Canada Suspends Parliament After Moving to Ratify New Nafta
(Bloomberg) -- Canada’s lawmakers are working to tie up loose ends in Ottawa after suspending the House of Commons on Friday, the latest step in the country’s efforts to control the spread of the coronavirus.
With Prime Minister Justin Trudeau governing from home after his wife Sophie Gregoire Trudeau tested positive for Covid-19, lawmakers voted unanimously to shutter the legislature until April 20. The motion included a provision that passed the new North American trade deal with the U.S. and Mexico in Canada’s lower house.
The Senate met later Friday to approve the deal, the final legislative step before formal ratification, Deputy Prime Minister Chrystia Freeland told reporters in Ottawa. Canada is the final holdout on approving the deal, known as CUSMA domestically, after a year and a half of tough negotiations with President Donald Trump’s administration.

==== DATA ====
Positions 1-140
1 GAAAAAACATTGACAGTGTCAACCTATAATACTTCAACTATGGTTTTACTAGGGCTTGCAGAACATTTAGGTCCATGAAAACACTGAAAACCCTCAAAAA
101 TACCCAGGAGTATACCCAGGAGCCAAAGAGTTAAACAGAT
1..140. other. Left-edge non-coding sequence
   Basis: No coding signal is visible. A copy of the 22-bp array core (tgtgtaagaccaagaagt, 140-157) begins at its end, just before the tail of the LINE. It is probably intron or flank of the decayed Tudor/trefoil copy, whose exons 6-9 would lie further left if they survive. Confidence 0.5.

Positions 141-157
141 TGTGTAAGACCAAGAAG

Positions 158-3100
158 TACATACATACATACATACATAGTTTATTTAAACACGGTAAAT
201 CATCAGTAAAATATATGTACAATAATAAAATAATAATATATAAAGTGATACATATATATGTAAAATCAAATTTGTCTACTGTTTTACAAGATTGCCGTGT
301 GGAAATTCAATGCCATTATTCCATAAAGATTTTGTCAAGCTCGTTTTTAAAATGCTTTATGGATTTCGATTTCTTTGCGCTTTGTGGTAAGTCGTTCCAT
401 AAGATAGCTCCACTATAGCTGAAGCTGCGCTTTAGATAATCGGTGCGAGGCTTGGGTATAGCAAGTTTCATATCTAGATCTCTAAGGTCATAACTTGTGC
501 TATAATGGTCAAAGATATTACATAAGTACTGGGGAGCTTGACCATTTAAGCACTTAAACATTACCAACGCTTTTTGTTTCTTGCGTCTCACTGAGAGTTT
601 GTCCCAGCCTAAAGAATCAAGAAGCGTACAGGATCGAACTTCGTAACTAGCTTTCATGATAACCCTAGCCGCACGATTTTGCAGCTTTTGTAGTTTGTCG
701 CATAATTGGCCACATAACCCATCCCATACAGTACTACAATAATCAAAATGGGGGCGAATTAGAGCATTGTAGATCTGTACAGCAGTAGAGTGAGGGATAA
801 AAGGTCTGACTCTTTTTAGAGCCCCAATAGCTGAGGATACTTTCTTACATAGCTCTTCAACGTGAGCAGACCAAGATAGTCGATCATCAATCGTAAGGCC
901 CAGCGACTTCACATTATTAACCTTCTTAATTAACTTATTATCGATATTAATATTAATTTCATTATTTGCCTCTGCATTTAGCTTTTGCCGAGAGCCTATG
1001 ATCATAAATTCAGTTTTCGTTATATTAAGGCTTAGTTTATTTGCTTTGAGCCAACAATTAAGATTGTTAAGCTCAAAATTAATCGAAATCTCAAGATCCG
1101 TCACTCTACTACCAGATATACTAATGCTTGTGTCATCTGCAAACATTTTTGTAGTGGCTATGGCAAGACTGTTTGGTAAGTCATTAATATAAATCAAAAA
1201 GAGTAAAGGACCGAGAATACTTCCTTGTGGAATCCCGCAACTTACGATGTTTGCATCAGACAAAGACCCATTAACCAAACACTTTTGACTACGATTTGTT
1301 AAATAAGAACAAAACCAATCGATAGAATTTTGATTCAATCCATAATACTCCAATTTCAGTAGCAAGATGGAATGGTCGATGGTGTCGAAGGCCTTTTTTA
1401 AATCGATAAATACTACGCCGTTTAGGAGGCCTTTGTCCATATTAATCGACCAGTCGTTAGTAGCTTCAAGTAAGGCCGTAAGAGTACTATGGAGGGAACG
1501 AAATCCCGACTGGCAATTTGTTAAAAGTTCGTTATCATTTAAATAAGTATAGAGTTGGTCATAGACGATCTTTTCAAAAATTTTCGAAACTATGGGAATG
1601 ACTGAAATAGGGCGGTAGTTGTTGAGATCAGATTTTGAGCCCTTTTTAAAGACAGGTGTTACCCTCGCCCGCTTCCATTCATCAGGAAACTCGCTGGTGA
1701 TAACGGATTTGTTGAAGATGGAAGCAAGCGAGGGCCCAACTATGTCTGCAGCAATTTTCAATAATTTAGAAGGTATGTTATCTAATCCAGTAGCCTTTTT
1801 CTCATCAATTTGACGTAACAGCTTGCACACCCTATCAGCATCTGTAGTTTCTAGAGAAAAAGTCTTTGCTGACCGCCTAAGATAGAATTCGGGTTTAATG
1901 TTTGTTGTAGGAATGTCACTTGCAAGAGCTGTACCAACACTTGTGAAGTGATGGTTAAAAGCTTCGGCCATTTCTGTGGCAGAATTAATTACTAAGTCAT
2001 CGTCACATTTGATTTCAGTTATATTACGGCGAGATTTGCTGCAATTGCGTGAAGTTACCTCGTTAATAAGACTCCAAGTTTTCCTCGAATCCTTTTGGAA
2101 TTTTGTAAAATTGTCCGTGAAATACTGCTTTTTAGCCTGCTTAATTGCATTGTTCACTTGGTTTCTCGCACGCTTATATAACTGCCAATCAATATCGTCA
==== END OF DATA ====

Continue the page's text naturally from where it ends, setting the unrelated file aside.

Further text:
Canadian lawmakers previously voiced concerns over provisions in the new Nafta that could give the U.S. veto rights on future Canadian trade accords with other countries, as well as a new dairy export tariff and the treatment of aluminum versus steel.
The trade deal is key for Canada’s economy and regulates at least $1 trillion worth of commerce in the North American market of more than half a billion consumers.
Finance Minister Bill Morneau, under pressure to deliver more spending amid the coronavirus crisis, has been calling bank economists to get advice on potential measures to support the nation’s economy. He had been expected to deliver the budget on March 30, but that may be delayed, Rodriguez said.
The House of Commons is set to resume sitting on April 20.
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